The directors, for their part, did not foresee how busy — or popular — Miranda would become. Clements loved In the Heights, Miranda’s Tony Award–winning musical. And when Musker heard the cast recording, he liked that Miranda wrote songs transitioning between Spanish and English. He thought Moana would feature songs that mingled English and Pacific Island languages.

In 2014 “we interviewed different lyricists whom we wanted to pair up with Opetaia,” Musker says, “and Lin was just so full of enthusiasm and ideas. Of all the people we met, we just said, ‘He’s the guy.’

“After a time or two meeting with him, he mentioned, ‘Oh, I’ve got this thing, Hamilton, that we’re going to open at the Public Theater, so I am going into rehearsals for that in the fall.’

“We’re like, ‘What is it again?’

“He said, ‘Well, it’s this hip-hop musical about Alexander Hamilton.’

“We’re like, ‘OK, that’ll be gone in a few weeks.’ ”

Miranda, who named his son Sebastian after the crab in The Little Mermaid, told Rolling Stone that the Moana opportunity is a dream come true.

The first time the musical team met, at the Pasifika Festival in Auckland, New Zealand, they went into the studio and started improvising. That led to “We Know the Way,” a song that celebrates the thrill of voyaging and the pride that comes with being the world’s first great navigators: “We are explorers reading every sign/ We tell the stories of our elders in a never-ending chain.”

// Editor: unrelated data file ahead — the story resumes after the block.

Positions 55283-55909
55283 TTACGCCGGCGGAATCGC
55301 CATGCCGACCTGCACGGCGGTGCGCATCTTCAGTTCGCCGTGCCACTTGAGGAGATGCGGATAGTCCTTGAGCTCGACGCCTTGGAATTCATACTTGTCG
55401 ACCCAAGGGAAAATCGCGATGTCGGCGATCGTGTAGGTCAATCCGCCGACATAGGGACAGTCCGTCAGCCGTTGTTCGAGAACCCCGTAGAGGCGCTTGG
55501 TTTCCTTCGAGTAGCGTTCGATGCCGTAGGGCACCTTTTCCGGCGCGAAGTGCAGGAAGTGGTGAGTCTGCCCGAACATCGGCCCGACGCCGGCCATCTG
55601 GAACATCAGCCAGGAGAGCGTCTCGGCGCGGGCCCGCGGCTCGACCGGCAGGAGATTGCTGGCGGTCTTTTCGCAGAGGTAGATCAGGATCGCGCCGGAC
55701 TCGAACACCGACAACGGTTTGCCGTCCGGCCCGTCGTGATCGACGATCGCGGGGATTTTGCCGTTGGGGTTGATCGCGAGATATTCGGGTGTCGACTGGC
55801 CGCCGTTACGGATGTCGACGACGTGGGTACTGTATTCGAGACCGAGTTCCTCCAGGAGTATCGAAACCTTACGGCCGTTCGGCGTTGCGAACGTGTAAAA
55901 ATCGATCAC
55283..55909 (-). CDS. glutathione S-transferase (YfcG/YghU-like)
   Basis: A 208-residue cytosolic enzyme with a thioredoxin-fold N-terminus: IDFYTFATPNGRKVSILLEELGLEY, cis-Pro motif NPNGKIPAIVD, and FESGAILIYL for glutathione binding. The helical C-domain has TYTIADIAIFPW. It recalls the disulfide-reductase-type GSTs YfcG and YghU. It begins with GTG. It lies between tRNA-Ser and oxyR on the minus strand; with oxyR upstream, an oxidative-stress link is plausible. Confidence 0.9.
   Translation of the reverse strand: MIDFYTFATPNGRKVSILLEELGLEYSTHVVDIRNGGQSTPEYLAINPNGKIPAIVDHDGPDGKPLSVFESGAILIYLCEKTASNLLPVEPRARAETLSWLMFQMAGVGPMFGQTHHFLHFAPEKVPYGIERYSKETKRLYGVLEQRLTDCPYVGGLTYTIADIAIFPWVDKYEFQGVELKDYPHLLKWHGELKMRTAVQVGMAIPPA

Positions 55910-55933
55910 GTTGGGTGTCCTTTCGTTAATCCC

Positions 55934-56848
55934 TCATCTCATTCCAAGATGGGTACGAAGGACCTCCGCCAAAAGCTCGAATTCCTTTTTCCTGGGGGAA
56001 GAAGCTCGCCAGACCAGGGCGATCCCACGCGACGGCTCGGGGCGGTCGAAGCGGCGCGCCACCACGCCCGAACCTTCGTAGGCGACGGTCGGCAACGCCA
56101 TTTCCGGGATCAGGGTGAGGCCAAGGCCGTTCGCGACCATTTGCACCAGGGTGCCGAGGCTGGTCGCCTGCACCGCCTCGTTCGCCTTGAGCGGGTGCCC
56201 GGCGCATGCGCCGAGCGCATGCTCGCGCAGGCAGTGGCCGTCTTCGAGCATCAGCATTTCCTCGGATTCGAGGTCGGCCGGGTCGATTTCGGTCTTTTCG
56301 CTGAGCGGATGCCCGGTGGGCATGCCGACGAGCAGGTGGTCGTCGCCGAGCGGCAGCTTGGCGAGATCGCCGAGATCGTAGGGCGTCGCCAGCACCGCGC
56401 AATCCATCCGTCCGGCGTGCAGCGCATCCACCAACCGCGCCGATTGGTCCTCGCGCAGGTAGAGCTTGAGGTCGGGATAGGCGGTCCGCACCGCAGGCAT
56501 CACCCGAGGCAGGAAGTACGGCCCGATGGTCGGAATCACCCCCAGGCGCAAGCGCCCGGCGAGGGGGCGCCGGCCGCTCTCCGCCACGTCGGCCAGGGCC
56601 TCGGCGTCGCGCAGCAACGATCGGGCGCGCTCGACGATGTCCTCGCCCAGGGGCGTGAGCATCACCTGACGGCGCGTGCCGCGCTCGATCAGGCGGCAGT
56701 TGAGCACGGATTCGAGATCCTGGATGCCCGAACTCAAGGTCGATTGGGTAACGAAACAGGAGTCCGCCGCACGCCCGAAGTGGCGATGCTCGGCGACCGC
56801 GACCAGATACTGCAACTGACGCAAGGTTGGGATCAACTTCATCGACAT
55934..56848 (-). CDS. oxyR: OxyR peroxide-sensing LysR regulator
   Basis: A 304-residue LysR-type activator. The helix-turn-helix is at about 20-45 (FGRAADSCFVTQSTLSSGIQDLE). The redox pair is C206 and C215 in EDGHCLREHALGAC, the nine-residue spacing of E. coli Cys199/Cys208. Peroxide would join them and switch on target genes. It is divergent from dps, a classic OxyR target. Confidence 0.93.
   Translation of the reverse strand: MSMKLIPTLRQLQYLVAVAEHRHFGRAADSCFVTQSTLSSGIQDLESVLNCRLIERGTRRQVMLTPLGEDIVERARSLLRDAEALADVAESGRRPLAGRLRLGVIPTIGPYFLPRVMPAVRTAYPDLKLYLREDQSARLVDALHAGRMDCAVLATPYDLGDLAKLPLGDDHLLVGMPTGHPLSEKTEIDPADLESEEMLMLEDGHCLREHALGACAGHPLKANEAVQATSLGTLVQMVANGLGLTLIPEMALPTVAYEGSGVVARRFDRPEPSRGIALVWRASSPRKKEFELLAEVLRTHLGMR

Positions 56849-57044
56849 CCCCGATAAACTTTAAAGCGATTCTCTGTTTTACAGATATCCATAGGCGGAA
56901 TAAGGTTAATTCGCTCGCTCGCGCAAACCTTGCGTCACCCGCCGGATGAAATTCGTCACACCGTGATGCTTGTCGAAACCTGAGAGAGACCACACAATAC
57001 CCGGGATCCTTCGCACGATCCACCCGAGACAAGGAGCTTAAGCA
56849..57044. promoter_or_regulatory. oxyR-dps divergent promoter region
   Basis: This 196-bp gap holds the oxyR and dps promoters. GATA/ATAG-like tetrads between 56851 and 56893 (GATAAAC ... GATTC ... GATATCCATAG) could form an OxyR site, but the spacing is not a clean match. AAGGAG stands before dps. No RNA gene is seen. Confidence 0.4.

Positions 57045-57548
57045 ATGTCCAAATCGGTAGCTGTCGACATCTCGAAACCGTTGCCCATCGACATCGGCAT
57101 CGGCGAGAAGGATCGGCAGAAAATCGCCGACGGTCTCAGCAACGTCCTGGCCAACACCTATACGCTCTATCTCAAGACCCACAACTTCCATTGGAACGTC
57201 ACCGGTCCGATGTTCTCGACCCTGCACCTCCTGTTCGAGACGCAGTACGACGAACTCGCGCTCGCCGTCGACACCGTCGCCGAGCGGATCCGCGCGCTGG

“We wanted something that would capture that exhilaration,” Musker says, “what it’s like to be out on the open sea and to use the stars as your guide and to find an island when you’re looking at a vast landscape by various telltale signs you see — the flight of birds and the reflection from the underside of a cloud. That was the song they first worked on, and it’s sort of the heart of the movie.”


Musker, the second of eight children in an Irish Catholic family from Norridge on Chicago’s Northwest Side, grew up watching animated Disney classics like Sleeping Beauty and Pinocchio and delved into comic books. At a young age he became a talented caricaturist, says childhood friend Rick Garofalo ’75, with whom Musker made feature-length live-action films during their days at Loyola Academy and Northwestern.

Musker majored in English in the Weinberg College of Arts and Sciences, convinced that he’d be too lazy to read the great books of the world if his coursework didn’t require it. He wanted a broad-based humanities education, studying Dostoyevsky with Irwin Weil and Shakespeare with Elizabeth Dipple. Musker learned Greek and Chinese, took history with Lacey Baldwin Smith and enjoyed Traugott Lawler’s early-morning English literature class, even if Musker occasionally nodded off. “Of course, I still have that problem to this day,” he says. “It had nothing to do with his teaching.”

Mark Freund ’74, a Loyola schoolmate who was the business manager at the Daily Northwestern, recruited Musker to draw a once-a-week political cartoon for the paper, where Musker made light of President Richard Nixon’s political and legal troubles.